One of Brian’s Favorite Quotes
Change is inevitable, except from vending machines.”
November 1: Top Stories From Open Europe
- Papandreou announces surprise referendum on bailout and restructuring deal; Greek opposition party: Papandreou “flipping EU membership like a coin into the air”
- Cameron: Treaty change may offer opportunities for Britain to further our national interest; Clegg: “No question of unilaterally repatriating powers from the EU”
- Cameron: City “under constant attack” from Brussels; New parliamentary group on EU reform to meet next month
- Eurozone leaders reach agreement but vital details remain unclear; Greek bondholders agree to a 50% write-down
- Comprehensive plan still evades European leaders ahead of crucial summit
Papandreou announces surprise referendum on bailout and restructuring deal; Greek opposition party: Papandreou “flipping EU membership like a coin into the air”
Tuesday, November 01, 2011
Greek Prime Minister George Papandreou told a meeting of MPs from his party yesterday that the country would hold a referendum on the EU and IMF rescue package agreed last week. Papandreou said, “Citizens will be called on to say ‘yes’ or ‘no’ to the agreement. It is not for others to decide but the Greek people to decide…We have faith in the people. We believe in democratic participation. We are not afraid of it.” The Guardian reports that Greek Interior Minister Haris Kastinidis said that the vote would most likely take place in January. Die Welt reports that, according to Greek Finance Minister Evangelos Venizelos, the referendum should only be held once the details of the deal have been negotiated. However, Handelsblatt notes that if Papandreou loses a vote of confidence scheduled for Friday, it might not even come to a referendum as there would be new elections and the prospect of an uncontrolled default would increase due to the resulting uncertainty.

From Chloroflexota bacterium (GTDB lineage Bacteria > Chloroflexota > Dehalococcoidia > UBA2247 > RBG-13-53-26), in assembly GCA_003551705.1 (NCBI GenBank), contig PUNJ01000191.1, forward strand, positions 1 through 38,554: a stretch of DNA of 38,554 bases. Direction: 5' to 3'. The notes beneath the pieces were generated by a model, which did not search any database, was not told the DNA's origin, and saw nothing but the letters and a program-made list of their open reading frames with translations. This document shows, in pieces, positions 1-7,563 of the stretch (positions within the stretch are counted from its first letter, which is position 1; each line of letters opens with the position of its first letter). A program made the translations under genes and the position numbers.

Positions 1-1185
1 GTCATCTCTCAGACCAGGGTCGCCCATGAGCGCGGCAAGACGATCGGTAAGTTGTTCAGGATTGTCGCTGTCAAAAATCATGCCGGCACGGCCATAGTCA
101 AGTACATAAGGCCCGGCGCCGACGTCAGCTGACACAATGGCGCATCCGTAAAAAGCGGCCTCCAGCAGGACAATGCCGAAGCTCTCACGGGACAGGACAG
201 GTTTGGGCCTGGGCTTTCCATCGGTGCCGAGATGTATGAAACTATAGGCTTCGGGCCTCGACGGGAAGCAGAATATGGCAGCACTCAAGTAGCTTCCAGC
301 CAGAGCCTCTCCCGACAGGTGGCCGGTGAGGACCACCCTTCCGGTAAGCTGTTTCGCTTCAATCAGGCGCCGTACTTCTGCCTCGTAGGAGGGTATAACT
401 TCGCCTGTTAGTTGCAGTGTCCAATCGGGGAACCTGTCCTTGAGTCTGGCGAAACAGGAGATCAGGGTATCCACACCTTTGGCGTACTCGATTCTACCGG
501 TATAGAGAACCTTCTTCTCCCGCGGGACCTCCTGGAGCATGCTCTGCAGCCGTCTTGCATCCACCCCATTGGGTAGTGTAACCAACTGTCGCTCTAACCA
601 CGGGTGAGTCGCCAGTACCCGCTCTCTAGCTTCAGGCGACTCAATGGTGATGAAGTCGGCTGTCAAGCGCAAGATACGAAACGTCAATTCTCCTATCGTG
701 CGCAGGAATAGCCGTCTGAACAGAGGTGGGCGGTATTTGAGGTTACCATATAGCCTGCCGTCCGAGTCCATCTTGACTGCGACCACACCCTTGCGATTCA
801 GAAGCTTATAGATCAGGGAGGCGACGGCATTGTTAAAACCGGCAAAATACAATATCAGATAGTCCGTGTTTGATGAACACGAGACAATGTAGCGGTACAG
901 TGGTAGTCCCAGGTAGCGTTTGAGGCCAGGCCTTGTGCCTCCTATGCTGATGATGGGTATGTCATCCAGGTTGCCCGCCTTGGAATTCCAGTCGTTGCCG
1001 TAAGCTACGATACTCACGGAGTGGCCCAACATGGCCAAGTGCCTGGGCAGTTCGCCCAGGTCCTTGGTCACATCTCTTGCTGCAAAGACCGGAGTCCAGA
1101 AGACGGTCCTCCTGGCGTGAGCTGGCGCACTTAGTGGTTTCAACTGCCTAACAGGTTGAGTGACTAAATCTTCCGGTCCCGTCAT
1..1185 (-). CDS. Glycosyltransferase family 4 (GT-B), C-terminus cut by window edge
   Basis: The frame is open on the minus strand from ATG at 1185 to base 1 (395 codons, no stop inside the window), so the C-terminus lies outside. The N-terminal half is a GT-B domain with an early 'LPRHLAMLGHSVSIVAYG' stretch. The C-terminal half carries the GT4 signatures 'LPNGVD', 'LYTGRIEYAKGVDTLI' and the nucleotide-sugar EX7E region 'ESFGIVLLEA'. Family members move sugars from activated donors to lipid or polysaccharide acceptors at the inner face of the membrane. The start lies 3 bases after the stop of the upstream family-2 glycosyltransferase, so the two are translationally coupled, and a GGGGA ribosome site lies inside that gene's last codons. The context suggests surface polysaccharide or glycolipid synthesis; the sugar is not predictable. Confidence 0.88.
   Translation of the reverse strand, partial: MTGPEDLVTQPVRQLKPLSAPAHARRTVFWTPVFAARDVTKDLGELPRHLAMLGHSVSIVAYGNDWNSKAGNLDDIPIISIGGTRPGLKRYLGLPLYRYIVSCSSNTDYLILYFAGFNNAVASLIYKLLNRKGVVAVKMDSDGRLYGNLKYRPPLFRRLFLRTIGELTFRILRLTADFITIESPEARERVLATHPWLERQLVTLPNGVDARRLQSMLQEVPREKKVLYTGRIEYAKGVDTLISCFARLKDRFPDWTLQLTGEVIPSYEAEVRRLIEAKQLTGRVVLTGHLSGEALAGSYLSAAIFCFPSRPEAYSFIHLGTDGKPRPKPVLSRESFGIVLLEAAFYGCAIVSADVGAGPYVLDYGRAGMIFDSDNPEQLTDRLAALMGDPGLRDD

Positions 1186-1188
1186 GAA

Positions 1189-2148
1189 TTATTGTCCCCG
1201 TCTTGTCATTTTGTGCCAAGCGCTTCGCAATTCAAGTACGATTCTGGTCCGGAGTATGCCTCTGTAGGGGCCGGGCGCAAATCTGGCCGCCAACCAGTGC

Le Monde journalist Arnaud Leparmentier writes on his blog that French President was “dismayed” by the announcement and quotes a source close to Sarkozy saying, “The Greeks’ gesture is irrational and, from their point of view, dangerous.” The German government refused to comment on “internal political developments in Greece.” However, FDP parliamentary leader Rainer Brüderle said he was “irritated” by the announcement and accused the Greek government of trying to “wriggle out” of the deal that had been agreed. Meanwhile, Greek centre-right opposition party New Democracy accused Papandreou of “flipping Greece’s EU membership like a coin into the air.”
FT Deutschland’s Deputy Editor Sven Clausen writes that although the Greek referendum is “a highly risky undertaking, it is nonetheless correct…the debt crisis can only by resolved by those who can credibly demonstrate that they want to reduce the debt permanently, which requires a political mandate from the sovereign, which in Europe’s case means from the people.” Clausen concludes, “Greece has lost a lot in these last few months, it has however preserved its great democratic tradition.”